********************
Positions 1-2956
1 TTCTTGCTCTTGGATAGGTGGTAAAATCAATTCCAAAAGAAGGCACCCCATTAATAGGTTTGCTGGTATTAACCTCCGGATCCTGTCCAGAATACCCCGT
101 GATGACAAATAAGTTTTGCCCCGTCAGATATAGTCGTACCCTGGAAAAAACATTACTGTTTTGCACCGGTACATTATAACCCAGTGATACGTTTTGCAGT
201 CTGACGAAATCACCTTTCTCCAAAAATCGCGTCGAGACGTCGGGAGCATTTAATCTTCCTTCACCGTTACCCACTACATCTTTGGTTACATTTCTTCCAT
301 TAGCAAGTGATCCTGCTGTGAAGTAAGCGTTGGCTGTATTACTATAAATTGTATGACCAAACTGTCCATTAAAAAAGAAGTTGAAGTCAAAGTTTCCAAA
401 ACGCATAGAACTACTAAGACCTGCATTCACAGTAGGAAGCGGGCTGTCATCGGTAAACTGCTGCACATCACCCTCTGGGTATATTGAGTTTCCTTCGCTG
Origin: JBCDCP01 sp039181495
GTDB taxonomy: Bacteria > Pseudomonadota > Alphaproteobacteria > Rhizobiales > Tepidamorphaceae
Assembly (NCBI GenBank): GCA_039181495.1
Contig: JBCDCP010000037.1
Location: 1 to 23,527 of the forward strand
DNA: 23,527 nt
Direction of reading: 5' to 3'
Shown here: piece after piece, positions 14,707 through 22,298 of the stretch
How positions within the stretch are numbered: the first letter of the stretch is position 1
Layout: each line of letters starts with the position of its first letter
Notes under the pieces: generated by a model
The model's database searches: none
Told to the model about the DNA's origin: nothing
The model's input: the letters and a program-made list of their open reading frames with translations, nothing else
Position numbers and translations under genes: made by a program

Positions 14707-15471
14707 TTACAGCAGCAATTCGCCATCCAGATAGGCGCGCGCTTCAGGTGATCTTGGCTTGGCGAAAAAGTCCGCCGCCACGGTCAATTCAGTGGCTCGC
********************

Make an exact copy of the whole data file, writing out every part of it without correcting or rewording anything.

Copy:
Positions 1-2956
1 TTCTTGCTCTTGGATAGGTGGTAAAATCAATTCCAAAAGAAGGCACCCCATTAATAGGTTTGCTGGTATTAACCTCCGGATCCTGTCCAGAATACCCCGT
101 GATGACAAATAAGTTTTGCCCCGTCAGATATAGTCGTACCCTGGAAAAAACATTACTGTTTTGCACCGGTACATTATAACCCAGTGATACGTTTTGCAGT
201 CTGACGAAATCACCTTTCTCCAAAAATCGCGTCGAGACGTCGGGAGCATTTAATCTTCCTTCACCGTTACCCACTACATCTTTGGTTACATTTCTTCCAT
301 TAGCAAGTGATCCTGCTGTGAAGTAAGCGTTGGCTGTATTACTATAAATTGTATGACCAAACTGTCCATTAAAAAAGAAGTTGAAGTCAAAGTTTCCAAA
401 ACGCATAGAACTACTAAGACCTGCATTCACAGTAGGAAGCGGGCTGTCATCGGTAAACTGCTGCACATCACCCTCTGGGTATATTGAGTTTCCTTCGCTG
Origin: JBCDCP01 sp039181495
GTDB taxonomy: Bacteria > Pseudomonadota > Alphaproteobacteria > Rhizobiales > Tepidamorphaceae
Assembly (NCBI GenBank): GCA_039181495.1
Contig: JBCDCP010000037.1
Location: 1 to 23,527 of the forward strand
DNA: 23,527 nt
Direction of reading: 5' to 3'
Shown here: piece after piece, positions 14,707 through 22,298 of the stretch
How positions within the stretch are numbered: the first letter of the stretch is position 1
Layout: each line of letters starts with the position of its first letter
Notes under the pieces: generated by a model
The model's database searches: none
Told to the model about the DNA's origin: nothing
The model's input: the letters and a program-made list of their open reading frames with translations, nothing else
Position numbers and translations under genes: made by a program

Positions 14707-15471
14707 TTACAGCAGCAATTCGCCATCCAGATAGGCGCGCGCTTCAGGTGATCTTGGCTTGGCGAAAAAGTCCGCCGCCACGGTCAATTCAGTGGCTCGC